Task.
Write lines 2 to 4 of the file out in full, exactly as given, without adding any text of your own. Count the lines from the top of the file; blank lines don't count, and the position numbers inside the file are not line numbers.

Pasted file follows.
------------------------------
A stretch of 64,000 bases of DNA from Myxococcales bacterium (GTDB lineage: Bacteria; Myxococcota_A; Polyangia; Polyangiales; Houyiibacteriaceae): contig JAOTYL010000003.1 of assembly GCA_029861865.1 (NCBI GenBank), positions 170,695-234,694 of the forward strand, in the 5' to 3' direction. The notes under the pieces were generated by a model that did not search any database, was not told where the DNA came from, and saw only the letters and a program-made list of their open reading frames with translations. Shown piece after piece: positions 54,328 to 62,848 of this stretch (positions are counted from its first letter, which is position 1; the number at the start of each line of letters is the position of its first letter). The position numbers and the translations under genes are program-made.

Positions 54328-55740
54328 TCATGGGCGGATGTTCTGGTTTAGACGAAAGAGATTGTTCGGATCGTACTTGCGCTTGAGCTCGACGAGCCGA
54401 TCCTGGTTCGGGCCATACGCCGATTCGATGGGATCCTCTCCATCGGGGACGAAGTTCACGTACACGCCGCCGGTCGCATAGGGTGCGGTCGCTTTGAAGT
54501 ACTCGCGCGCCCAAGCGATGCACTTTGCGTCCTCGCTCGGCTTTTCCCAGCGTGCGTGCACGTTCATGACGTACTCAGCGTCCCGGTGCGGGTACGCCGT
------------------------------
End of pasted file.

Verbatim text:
Positions 54328-55740
54328 TCATGGGCGGATGTTCTGGTTTAGACGAAAGAGATTGTTCGGATCGTACTTGCGCTTGAGCTCGACGAGCCGA
54401 TCCTGGTTCGGGCCATACGCCGATTCGATGGGATCCTCTCCATCGGGGACGAAGTTCACGTACACGCCGCCGGTCGCATAGGGTGCGGTCGCTTTGAAGT